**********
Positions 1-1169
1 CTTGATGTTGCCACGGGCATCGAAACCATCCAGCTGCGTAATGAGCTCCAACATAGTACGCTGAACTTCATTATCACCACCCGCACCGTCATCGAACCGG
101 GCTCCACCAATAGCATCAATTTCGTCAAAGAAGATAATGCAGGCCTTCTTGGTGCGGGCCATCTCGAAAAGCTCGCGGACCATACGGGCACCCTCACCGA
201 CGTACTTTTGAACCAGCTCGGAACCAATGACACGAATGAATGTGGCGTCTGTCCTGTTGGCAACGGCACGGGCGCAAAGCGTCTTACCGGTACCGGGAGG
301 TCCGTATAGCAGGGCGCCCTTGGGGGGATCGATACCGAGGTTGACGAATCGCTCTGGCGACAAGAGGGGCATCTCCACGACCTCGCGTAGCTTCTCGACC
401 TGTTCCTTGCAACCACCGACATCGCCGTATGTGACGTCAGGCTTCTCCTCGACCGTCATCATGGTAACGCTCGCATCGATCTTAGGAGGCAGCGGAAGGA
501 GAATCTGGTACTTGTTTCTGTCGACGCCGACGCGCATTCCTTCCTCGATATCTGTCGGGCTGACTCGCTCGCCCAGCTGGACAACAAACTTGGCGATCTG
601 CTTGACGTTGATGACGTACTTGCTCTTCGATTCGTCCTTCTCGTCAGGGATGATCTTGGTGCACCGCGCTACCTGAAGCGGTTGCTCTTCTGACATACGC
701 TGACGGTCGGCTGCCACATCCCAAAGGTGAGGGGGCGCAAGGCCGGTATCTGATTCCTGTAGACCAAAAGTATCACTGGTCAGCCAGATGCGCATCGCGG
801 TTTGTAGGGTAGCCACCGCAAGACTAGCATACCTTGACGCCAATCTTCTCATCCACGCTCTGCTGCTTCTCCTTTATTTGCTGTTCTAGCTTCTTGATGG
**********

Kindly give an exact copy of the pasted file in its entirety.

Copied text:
Positions 1-1169
1 CTTGATGTTGCCACGGGCATCGAAACCATCCAGCTGCGTAATGAGCTCCAACATAGTACGCTGAACTTCATTATCACCACCCGCACCGTCATCGAACCGG
101 GCTCCACCAATAGCATCAATTTCGTCAAAGAAGATAATGCAGGCCTTCTTGGTGCGGGCCATCTCGAAAAGCTCGCGGACCATACGGGCACCCTCACCGA
201 CGTACTTTTGAACCAGCTCGGAACCAATGACACGAATGAATGTGGCGTCTGTCCTGTTGGCAACGGCACGGGCGCAAAGCGTCTTACCGGTACCGGGAGG
301 TCCGTATAGCAGGGCGCCCTTGGGGGGATCGATACCGAGGTTGACGAATCGCTCTGGCGACAAGAGGGGCATCTCCACGACCTCGCGTAGCTTCTCGACC
401 TGTTCCTTGCAACCACCGACATCGCCGTATGTGACGTCAGGCTTCTCCTCGACCGTCATCATGGTAACGCTCGCATCGATCTTAGGAGGCAGCGGAAGGA
501 GAATCTGGTACTTGTTTCTGTCGACGCCGACGCGCATTCCTTCCTCGATATCTGTCGGGCTGACTCGCTCGCCCAGCTGGACAACAAACTTGGCGATCTG
601 CTTGACGTTGATGACGTACTTGCTCTTCGATTCGTCCTTCTCGTCAGGGATGATCTTGGTGCACCGCGCTACCTGAAGCGGTTGCTCTTCTGACATACGC
701 TGACGGTCGGCTGCCACATCCCAAAGGTGAGGGGGCGCAAGGCCGGTATCTGATTCCTGTAGACCAAAAGTATCACTGGTCAGCCAGATGCGCATCGCGG
801 TTTGTAGGGTAGCCACCGCAAGACTAGCATACCTTGACGCCAATCTTCTCATCCACGCTCTGCTGCTTCTCCTTTATTTGCTGTTCTAGCTTCTTGATGG